Coronavirus: antibodies and vaccines may be less effective against new strains of the corona, research claims

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So far, more than 11.7 million people have been infected with the coronavirus worldwide, while more than 26 lakh people have died. New variants of this virus have increased concerns even more. According to a new study now, Kovid-19 antibody-based drugs and vaccines developed so far may be less effective on new variants of the widely spread Corona. The study, published in the journal Nature Medicine, says that three fast-spreading variants of the coronavirus, which were first found in South Africa, Britain, and Brazil, can avoid antibodies that work against the virus's original form, Which gave rise to the epidemic.



According to many scientists, including researchers at Washington University School of Medicine in St. Louis, US, used as an antibody or drug made after vaccination or infection to neutralize new variants of the corona, compared to the original virus from Wuhan, China. Requires purified antibodies prepared for.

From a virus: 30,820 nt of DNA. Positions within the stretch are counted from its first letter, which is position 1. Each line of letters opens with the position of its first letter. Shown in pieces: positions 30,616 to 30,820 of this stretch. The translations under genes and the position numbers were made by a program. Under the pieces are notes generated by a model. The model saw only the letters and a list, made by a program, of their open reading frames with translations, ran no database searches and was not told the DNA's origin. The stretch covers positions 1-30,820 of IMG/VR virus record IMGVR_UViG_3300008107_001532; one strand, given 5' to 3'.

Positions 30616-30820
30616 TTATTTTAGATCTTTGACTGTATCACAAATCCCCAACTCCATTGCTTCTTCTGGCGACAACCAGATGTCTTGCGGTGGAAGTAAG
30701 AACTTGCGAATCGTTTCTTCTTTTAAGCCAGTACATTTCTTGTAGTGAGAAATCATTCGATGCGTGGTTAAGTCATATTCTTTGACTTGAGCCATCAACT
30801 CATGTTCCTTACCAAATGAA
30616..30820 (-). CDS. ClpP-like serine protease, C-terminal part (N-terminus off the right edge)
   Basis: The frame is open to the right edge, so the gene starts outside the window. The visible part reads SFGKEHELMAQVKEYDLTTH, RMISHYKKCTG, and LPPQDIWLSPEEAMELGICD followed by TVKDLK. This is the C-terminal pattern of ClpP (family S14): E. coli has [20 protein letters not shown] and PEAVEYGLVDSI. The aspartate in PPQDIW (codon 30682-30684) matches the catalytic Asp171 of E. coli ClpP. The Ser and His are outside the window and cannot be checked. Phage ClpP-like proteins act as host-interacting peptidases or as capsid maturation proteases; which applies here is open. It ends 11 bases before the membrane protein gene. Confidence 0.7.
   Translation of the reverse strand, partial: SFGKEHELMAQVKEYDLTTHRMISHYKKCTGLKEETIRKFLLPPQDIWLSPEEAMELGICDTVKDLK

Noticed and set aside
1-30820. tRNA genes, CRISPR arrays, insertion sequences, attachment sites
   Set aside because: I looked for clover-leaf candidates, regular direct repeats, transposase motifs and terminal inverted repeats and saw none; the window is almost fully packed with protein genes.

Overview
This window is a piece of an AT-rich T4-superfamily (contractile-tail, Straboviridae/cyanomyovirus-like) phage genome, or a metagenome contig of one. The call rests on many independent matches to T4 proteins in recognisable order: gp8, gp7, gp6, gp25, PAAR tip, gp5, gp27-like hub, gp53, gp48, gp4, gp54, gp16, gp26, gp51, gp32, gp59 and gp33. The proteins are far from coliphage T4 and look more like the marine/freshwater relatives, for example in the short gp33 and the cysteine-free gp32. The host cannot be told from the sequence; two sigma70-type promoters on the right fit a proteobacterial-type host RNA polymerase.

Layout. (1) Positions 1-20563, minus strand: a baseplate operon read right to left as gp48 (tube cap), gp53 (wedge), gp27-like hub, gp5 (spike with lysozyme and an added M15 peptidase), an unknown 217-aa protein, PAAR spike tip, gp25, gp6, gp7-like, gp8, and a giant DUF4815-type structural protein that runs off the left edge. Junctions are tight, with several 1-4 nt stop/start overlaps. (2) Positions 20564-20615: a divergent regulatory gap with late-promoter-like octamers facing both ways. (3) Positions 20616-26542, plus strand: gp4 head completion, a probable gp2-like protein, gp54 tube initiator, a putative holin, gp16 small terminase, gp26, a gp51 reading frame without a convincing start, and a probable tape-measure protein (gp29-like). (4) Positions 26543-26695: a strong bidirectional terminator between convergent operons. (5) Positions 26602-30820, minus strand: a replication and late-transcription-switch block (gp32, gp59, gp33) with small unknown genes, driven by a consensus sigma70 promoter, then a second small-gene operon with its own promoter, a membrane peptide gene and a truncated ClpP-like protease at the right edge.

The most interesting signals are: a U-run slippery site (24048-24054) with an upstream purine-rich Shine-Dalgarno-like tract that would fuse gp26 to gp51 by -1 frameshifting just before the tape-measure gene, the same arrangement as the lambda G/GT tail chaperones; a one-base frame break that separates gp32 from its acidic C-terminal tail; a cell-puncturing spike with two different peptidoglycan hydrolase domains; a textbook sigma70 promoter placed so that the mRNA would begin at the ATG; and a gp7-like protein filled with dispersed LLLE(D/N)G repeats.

Senior author of the study and Michael S. of Washington University School of Medicine Diamond said, 'We are concerned that people in whom we expect to have a protective level of antibodies because they were infected with the coronavirus or have been vaccinated against it may also get protection against the new variant. '

Researchers said there is a wide variation in how much antibodies a person produces through vaccination or natural infection. Michael S. Diamond said, 'Some people have extremely high levels of antibody production and such people may be safer than new variants of the virus. But some people, especially the elderly and non-vaccinated people, may have antibodies that cannot be made at high levels. '

Michael S. Diamond stated, 'If the level of antibodies required for protection increases 10-fold, as indicated by our data, they also may not be sufficient. What is of concern is that those who are most in need of protection from the corona are the least likely to have antibodies. '